The Danish Armed Forces have a longstanding tradition for contributing to international military cooperation and operations.
From December 2020 to mid-2022, Denmark is leading NATO's NATO Mission Iraq (NMI). Here Lieutenant General Per Pugholm Olsen is at a meeting with Iraqi partners. Photo: Sgt. Vega / NMI Public Affairs
Danish soldiers are constantly deployed on international missions in some of the world's hotspots, where they solve peace-building, peace-keeping and stabilizing tasks.
The Danish Armed Forces has had soldiers deployed in Afghanistan since 2002. Today, Danish soldiers help with training, counseling and support for the Afghan security forces as part of the NATO mission Resolute Support.
From 13 January to July 2021, Denmark leads the European naval operation AGENOR in the Strait of Hormuz. The mission is to ensure the free movement of shipping in the important and busy waters.
From December 2020 to May 2022, Denmark will lead NATO's advisory mission in Iraq. Denmark also contributes to the international coalition, which since 2014 has helped Iraq in the fight against ISIL. Both missions strengthen Iraq's capabilities to provide security for the country itself.
Up to 200 Danish soldiers were stationed in Estonia by 2020. Here, the soldiers were part of NATO's presence in the Baltic countries and Poland and helped to show the alliance's solidarity with countries that feel vulnerable. Denmark continues to contribute staff officers.
The Danish Armed Forces contributes to the work of the European Border and Coast Guard Agency (Frontex) in monitoring Europe's external borders. The task is solved in collaboration with local authorities and the Danish police.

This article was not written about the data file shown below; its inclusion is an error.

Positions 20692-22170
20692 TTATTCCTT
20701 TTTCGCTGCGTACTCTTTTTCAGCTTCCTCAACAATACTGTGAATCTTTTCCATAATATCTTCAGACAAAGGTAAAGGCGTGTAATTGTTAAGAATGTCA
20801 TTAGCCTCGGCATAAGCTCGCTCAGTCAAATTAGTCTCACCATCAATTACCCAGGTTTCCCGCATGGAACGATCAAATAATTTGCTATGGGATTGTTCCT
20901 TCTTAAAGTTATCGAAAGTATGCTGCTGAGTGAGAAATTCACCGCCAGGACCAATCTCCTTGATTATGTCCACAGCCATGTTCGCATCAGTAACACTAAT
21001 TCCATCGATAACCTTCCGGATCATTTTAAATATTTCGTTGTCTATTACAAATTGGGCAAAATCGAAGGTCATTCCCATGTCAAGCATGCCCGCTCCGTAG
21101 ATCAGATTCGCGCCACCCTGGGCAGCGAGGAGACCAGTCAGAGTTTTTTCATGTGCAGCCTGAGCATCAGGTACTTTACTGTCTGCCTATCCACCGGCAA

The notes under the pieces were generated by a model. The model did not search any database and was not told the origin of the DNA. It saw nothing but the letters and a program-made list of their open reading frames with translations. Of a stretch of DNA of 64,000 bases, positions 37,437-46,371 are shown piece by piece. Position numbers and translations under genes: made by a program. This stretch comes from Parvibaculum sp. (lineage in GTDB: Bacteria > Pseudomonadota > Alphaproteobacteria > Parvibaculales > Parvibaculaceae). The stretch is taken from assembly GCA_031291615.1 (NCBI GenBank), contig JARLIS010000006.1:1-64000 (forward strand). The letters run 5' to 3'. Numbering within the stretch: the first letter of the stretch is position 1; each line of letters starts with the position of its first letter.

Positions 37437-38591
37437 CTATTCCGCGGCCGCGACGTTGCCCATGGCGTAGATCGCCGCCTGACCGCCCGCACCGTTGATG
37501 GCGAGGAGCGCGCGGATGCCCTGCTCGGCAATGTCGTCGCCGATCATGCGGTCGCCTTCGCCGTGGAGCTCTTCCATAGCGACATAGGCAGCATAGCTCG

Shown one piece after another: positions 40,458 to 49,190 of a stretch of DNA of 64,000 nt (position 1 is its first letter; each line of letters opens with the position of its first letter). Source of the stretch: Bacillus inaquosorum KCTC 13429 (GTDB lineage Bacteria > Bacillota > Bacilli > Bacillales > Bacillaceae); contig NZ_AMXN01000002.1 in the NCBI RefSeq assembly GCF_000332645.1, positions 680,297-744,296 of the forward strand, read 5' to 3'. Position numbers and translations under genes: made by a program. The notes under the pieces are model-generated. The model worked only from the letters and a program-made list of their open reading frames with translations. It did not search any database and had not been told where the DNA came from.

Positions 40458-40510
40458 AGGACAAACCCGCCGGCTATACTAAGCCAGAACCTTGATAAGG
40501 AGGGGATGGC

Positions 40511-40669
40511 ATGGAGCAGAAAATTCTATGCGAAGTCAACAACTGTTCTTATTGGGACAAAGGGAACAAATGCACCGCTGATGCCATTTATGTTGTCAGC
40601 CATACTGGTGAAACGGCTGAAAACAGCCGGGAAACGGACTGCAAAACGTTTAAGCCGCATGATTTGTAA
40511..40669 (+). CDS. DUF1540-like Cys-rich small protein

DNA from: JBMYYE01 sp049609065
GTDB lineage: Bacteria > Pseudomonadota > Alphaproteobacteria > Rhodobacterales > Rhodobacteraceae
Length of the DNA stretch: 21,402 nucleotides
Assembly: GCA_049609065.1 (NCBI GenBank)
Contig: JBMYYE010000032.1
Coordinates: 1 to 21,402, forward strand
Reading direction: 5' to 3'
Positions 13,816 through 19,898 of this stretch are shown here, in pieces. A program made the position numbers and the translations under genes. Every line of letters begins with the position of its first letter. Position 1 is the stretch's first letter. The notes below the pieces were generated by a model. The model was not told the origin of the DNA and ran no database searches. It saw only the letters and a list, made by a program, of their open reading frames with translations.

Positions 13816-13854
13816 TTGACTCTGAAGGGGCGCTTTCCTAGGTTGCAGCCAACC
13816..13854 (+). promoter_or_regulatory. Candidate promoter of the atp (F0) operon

Denmark contributes to defence reforms in Ukraine and supports the training of Ukrainian soldiers.
Danish soldiers contribute to maintaining the ceasefire from 1948 between Israel and several of the country's neighbors.
The Danish Armed Forces is helping the countries of East Africa build up land and naval forces. It improves the countries' opportunities to combat security policy problems, which also pose threats to Danish interests.
Danish Challenger aircraft patrol the Baltic Sea to monitor the area and demonstrate NATO's solidarity with the eastern members of the alliance.
Danish soldiers help monitor the ceasefire between North Korea and South Korea. The two countries have never formally concluded peace after the war of 1950-1953.
The Danish Armed Forces has supported both the UN peacekeeping mission and a French-led operation against terrorism in the large West African country of Mali.
Both at sea and on land, the Danish Armed Forces are making an effort to improve maritime security in the Gulf of Guinea, where merchant ships are plagued by pirate attacks.
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